The American Heraldry Society has recently established the William Barton Graduate Scholarship in an amount up to $1,500 to support masters or doctoral students in the preparation and completion of a thesis, dissertation, or equivalent degree capstone project relevant to the use of heraldry (coats of arms, seals, badges, and related symbols) within the present territory of the United States and its territories and possessions. Not more than one scholarship is awarded each academic year; the amount awarded will be based on the costs expected to be incurred in research and writing of the thesis. The scholarship is given in honor of William Barton (1754-1817), a lawyer and public official from Philadelphia who was not only instrumental in the design of the great seal and coat of arms of the United States but played a pioneering role in developing and articulating a theory of the role of heraldry in the American republic.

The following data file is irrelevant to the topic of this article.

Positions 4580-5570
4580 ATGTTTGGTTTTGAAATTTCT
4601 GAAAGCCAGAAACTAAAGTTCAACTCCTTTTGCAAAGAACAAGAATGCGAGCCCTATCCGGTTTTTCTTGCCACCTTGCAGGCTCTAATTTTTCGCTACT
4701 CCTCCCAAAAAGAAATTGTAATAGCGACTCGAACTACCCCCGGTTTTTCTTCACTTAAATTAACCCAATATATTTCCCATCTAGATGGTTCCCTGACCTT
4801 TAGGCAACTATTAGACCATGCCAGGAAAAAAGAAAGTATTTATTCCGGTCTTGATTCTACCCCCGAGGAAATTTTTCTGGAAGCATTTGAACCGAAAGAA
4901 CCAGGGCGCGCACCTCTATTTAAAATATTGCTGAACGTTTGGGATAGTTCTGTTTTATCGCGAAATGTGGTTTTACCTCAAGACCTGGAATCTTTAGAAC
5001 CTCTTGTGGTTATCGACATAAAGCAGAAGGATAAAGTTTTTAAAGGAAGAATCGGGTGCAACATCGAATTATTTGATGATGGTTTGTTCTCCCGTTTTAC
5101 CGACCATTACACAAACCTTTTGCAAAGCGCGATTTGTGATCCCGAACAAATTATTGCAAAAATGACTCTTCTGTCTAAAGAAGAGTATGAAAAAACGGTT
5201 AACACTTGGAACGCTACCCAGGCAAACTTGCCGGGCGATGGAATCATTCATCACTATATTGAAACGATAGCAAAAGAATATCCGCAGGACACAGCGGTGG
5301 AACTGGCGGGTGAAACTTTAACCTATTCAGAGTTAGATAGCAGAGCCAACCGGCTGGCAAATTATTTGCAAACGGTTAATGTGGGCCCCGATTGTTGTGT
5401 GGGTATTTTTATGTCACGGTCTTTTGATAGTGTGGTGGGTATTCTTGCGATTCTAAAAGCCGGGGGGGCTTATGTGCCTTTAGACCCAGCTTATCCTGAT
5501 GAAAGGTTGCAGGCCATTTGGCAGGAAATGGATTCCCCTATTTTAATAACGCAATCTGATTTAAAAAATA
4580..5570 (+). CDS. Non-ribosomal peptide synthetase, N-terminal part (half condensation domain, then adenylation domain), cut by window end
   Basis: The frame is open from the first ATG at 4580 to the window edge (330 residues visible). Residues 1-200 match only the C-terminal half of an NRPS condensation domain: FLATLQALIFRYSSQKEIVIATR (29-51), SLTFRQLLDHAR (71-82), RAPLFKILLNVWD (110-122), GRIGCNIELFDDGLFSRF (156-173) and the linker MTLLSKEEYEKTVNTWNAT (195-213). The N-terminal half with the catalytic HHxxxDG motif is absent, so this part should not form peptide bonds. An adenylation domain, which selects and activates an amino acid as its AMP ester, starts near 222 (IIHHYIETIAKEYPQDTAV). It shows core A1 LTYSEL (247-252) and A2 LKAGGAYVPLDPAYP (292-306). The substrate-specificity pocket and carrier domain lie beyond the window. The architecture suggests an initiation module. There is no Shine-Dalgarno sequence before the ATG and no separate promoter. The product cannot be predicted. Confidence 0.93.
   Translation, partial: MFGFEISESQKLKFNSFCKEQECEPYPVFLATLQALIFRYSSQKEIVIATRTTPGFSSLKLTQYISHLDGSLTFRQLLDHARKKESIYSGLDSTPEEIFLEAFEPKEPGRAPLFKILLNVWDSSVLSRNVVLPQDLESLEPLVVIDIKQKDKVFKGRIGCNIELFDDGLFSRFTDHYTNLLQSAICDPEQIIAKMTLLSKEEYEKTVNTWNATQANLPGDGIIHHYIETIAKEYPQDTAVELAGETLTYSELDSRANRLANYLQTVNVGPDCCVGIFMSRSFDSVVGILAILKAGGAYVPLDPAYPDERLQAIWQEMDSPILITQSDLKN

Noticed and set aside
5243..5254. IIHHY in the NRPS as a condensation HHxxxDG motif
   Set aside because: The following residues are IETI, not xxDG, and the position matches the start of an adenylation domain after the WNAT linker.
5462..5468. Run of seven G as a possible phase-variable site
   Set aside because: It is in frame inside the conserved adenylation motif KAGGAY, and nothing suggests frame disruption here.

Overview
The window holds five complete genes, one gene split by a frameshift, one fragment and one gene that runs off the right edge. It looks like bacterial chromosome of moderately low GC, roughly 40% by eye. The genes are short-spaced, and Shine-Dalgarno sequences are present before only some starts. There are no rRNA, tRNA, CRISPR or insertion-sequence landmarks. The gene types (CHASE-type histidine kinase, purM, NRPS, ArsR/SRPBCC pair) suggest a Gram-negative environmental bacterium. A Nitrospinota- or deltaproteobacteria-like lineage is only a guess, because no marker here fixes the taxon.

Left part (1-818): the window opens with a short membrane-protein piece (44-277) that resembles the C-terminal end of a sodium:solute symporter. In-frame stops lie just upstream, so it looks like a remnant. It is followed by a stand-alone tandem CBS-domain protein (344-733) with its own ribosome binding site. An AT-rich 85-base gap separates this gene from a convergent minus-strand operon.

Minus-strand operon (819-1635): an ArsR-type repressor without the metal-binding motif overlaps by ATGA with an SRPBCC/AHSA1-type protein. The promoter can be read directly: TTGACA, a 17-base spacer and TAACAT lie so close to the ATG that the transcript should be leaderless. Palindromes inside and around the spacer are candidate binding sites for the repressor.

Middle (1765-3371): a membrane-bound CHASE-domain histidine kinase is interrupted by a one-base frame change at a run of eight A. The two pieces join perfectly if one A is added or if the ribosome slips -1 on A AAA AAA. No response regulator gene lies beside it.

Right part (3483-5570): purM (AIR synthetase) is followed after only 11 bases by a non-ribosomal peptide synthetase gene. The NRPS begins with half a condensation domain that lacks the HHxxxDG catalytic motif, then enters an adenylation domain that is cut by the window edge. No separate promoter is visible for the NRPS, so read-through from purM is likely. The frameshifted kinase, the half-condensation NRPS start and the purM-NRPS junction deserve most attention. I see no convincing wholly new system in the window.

Doctoral and masters students in any field are eligible for this award, provided that the project is relevant to the study of heraldry in the United States. Disciplines in which such a project might be undertaken include but are not limited to history, literature, law, anthropology, sociology, political science/government, archaeology, art history, architecture and design, and communication studies. Students may apply for the scholarship at any time once they have reached the stage of active preparation of the thesis prospectus. For further information and application instructions, please see our website.
Applications will be accepted annually with a deadline of July 31.